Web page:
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ARS Home » Northeast Area » University Park, Pennsylvania » Pasture Systems & Watershed Management Research » Research » Publications at this Location » Publication #239584

Title: Silage and whole-farm nutrient management

item Rotz, Clarence - Al

Submitted to: International Silage Conference
Publication Type: Proceedings
Publication Acceptance Date: 6/4/2009
Publication Date: 7/27/2009
Citation: Rotz, C.A. 2009. Silage and whole-farm nutrient management. In: Proceedings International Silage Conference, July 27-29, 2009, Madison, WI. 2009 CDROM.

Interpretive Summary: An interpretive summary is not required.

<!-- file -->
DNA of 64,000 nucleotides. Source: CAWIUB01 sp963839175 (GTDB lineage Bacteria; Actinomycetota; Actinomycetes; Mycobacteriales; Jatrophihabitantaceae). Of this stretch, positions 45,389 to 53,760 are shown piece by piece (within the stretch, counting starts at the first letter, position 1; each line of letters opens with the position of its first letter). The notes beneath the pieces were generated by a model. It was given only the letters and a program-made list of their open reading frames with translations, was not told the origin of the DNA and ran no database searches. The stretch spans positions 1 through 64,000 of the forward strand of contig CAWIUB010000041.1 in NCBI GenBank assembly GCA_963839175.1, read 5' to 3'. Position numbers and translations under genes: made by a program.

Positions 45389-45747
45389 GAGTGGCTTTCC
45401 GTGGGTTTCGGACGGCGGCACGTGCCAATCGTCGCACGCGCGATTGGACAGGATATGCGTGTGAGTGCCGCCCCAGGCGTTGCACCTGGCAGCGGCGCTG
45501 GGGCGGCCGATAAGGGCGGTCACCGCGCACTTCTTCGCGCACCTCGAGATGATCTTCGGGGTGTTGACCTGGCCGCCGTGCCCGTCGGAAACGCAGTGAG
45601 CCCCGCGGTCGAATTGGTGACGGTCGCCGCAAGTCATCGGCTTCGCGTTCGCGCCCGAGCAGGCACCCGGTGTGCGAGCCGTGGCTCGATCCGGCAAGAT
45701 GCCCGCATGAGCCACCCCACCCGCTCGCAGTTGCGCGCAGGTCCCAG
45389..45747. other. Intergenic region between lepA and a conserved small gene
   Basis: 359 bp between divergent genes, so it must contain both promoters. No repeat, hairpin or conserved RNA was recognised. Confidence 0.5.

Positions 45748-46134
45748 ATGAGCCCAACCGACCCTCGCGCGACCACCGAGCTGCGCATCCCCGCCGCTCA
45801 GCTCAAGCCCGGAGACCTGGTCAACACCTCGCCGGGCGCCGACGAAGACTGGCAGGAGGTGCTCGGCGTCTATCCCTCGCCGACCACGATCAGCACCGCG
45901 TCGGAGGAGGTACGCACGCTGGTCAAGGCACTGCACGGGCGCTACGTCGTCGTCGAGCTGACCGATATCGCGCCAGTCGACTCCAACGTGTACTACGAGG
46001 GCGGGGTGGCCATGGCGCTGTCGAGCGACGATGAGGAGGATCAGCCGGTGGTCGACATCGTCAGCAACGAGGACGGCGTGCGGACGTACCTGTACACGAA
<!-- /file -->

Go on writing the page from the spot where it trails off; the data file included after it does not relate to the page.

Technical Abstract: The management of forage-based livestock farms is complex. A selected silage system can affect nutrient management by influencing the type, amount, and nutrient content of feeds fed. Manure handling procedures used on a farm can also affect the yield and nutrient contents of the forages produced. Software tools can aid farm planning by helping integrate the large amount of information that must be considered. The Integrated Farm System Model (IFSM) is a farm simulation software tool developed to evaluate the long-term effects of management changes on the performance, profitability, and environmental impact of forage-based production systems. Simulation of dairy production systems in the northeastern U.S. was used to illustrate the whole farm impacts of various silage production options and the effects of manure management decisions. Production and use of more corn silage, particularly when double cropped with rye silage, was found to reduce the loss and soil accumulation of nutrients with relatively small effects on farm profit. Use of a three cutting strategy for alfalfa production with longer regrowth periods between harvests reduced farm net return by $73 per cow with a small decrease in nutrient losses. Feeding lactating cows high forage diets with greater use of corn silage provided small environmental improvements with no effect on farm profit. Mechanical processing of corn silage had little impact on nutrient flows, but more efficient use of feed increased profitability by $57 per cow. An under application of manure N to corn land actually provided some environmental benefit, but at an economic loss to the producer. Use of subsurface application of manure reduced volatile N loss, but increased N leaching loss with little net cost to the producer. The evaluation and comparison of alternative production practices can help producers develop more environmentally friendly and profitable production systems.